Writing in my journal later that night I sketched out a sort of dilemma. “Why do I need to read from the book when it writes what the trees speak? Whitman’s words are found in the speech of friends, in the murmur of streams over rocks and the ruffle of leaves underfoot,” I wrote. Now while at first glance this may seem like mere late night ramblings, I think my half-asleep mind captured something. I think I meant to say that the great lessons I pulled from Leaves of Grass were not simply taught through pure text, they were shown through experience. Simply reading about nature’s beauty and the importance of comradery and freedom isn’t enough—it takes actually experiencing these things for the value of the text to come to fruition. It would take more reading, and most importantly, more living for these thoughts to become clearer.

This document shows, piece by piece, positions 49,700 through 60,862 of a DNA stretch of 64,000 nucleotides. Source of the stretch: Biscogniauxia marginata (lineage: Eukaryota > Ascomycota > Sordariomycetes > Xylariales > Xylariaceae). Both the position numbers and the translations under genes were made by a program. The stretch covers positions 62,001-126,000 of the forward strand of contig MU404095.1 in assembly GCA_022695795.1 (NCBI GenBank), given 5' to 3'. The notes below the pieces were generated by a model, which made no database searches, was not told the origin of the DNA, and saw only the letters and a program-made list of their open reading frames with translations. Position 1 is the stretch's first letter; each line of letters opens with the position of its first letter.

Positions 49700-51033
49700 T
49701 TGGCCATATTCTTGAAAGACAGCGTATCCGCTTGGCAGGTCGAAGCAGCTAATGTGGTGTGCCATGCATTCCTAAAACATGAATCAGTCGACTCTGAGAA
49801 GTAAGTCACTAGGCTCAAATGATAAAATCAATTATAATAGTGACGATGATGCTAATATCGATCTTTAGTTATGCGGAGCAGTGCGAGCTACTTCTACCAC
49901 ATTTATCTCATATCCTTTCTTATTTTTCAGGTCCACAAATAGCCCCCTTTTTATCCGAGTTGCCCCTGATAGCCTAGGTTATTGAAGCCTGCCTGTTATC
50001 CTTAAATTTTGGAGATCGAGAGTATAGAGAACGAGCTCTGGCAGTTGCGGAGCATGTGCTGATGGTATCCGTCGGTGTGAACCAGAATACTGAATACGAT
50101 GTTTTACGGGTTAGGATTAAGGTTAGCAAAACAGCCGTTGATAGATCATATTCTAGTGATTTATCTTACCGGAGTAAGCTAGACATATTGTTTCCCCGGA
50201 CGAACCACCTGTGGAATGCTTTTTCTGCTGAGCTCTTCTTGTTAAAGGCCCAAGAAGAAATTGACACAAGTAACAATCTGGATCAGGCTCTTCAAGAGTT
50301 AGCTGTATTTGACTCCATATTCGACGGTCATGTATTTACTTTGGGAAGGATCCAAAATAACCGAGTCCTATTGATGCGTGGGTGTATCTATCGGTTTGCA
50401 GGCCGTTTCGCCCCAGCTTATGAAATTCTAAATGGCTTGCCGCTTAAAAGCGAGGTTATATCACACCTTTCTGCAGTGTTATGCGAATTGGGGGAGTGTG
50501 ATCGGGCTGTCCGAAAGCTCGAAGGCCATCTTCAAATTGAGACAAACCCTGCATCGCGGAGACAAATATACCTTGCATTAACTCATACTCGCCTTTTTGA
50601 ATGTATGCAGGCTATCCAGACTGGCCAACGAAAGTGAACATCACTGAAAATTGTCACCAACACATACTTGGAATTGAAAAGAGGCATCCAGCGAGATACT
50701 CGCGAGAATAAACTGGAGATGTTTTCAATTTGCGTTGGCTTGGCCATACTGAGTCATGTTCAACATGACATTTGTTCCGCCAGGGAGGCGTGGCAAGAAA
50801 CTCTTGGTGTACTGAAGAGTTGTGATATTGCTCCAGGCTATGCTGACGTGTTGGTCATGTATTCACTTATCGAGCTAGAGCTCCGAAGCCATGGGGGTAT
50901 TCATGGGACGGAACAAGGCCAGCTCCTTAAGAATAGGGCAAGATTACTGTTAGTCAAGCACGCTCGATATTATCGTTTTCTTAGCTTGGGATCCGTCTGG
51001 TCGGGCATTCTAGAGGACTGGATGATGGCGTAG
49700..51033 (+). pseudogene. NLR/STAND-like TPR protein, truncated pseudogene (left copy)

One morning before the drive from a friend’s cabin in the Berkshires to Boston, I reached the section titled “Song of the Open Road.” The poem exalts the uncertainty of adventure and describes the interplay between understanding that you have so much control over the road you take, while also remaining content with whatever happens. In a way it mirrors the initial philosophy of our trip as expressed by fellow traveler, Pranav Parekh ’25: the best plan is no plan. “Allons!” (French for “let’s go”) the poem exclaims over and over again. It called me forward into the unknown, into a plan that is planless, “I know not where they go but I know that they go toward the best—toward something great,” Whitman writes in “Song of the Open Road.” In Boston, the “unknown” was finding a place to sleep and the “something great” was a massive closet in an MIT building we squatted in! Due to its timing, “Song of the Open Road” was one of my favorite poems.